To recognize and support the plight of the lesbian, gay, bisexual and transgender (LGBT) community in the Philippines and to celebrate the LGBT Pride month, the US Embassy in Manila held a reception hosted by US Ambassador to the Philippines, Philip Goldberg.
The annual gathering was attended by over 100 guests, including members of different local LGBT organizations, human rights advocates, and allies who support the fight against discrimination.
During the reception, the ambassador recognized the triumphs that the LGBT community reached.
“The LGBT community has achieved a lot of things, this year in particular, and that’s a reason to celebrate,” Amb. Goldberg said.
This year in particular, parts of the US and some other countries worldwide now officially recognize same-sex marriages. Earlier, in 2013, the US Supreme Court ruled over DOMA (Defense of Marriage Act), declaring it unconstitutional.
The results of the SC ruling were felt all of the world, including in the Philippines, with one of the positive effects of the decision was that the US government can now grant visas to fiancés and spouses of same-sex couples.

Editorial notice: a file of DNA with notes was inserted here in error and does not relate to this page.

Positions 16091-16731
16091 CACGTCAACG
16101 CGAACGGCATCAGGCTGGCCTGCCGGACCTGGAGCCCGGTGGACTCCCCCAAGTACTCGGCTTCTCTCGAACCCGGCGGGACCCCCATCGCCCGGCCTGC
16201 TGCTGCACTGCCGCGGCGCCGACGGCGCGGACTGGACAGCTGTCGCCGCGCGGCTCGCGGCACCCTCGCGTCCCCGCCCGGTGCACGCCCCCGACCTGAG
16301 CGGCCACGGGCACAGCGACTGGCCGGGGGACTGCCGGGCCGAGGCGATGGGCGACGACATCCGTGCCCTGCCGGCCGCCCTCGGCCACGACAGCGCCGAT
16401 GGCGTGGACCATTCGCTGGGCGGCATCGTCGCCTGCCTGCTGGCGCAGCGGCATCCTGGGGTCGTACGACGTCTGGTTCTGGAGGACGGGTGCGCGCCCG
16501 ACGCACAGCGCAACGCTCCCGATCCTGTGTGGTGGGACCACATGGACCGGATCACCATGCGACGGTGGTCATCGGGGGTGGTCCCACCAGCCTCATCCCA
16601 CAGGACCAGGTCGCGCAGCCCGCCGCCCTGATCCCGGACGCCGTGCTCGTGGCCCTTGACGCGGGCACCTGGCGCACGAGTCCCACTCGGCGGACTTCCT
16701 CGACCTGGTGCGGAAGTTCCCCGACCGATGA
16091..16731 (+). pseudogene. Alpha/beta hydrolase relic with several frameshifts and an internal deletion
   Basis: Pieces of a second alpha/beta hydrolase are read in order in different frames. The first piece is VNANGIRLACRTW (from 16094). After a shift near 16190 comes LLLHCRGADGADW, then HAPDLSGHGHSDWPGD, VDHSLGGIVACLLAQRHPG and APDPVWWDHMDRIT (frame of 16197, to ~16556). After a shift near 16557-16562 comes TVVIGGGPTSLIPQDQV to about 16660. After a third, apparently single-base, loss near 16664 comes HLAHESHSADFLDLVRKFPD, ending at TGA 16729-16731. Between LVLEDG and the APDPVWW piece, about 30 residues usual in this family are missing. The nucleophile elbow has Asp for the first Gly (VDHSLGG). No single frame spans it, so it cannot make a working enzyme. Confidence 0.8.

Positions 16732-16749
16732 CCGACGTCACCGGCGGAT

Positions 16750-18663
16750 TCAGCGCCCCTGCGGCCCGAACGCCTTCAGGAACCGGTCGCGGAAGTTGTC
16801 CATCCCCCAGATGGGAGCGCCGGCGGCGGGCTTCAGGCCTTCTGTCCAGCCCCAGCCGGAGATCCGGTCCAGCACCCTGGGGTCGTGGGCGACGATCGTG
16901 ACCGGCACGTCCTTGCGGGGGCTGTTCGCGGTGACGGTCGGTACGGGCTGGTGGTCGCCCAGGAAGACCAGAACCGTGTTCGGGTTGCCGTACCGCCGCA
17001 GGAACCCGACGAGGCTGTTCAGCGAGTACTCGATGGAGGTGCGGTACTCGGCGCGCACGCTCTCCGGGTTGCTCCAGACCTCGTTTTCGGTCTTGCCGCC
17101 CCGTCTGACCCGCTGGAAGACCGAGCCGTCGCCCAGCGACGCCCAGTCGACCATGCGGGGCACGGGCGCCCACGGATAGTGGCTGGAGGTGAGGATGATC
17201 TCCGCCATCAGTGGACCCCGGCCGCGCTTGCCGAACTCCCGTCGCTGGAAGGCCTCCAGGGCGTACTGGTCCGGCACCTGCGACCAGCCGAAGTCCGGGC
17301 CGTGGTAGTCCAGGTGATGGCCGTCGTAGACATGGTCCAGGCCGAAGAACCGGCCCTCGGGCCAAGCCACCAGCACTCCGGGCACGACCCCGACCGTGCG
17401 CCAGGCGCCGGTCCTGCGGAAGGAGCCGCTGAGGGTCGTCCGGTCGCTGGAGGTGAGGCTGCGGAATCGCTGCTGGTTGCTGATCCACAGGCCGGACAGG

“We are honored to say that one of the first visas was issued issued here in the Philippines,” Amb. Goldberg said, “same-sex marriage is now officially recognized in 18 US states, as compared with only 12 last year this time around, and eight more state courts have ruled that laws prohibiting same-sex marriage are unconstitutional.”
Amb. Goldberg also highlighted the “Being LGBT in Asia” project, an initiative spearheaded by United States Agency for International Development (USAID) and United Nations Development Programme (UNDP). It was a first-of-its-kind look at reviewing and analyzing the legal and social environment of LGBTs and the civil society. The national report derived from Being LGBT in Asia was authored by Outrage Magazine editor Michael David C. Tan.
“[That effort] is an example of our commitment to build respect and protect the human rights of LGBT persons everywhere,” Amb. Goldberg said.
He also noted that in the Philippines, when it comes to fighting for equal rights, they have strong ties, which “make our advocacy effective. [And] without them, who work every day for a more equal Philippines, our goal would be harder to reach.”
Amb. Goldberg also presented the “Visa Equality” video, a short feature on how fiancé visas changed the lives of same-sex couples.
“As members or advocates of the LGBT community issues, please be out, be proud, and know that the United States government supports you in your efforts to make the world more equal. [And] to all the LGBT and human rights advocates here with us, thank you for your work and I encourage you to continue your important efforts to bring equality to all Filipinos,” Amb. Goldberg said.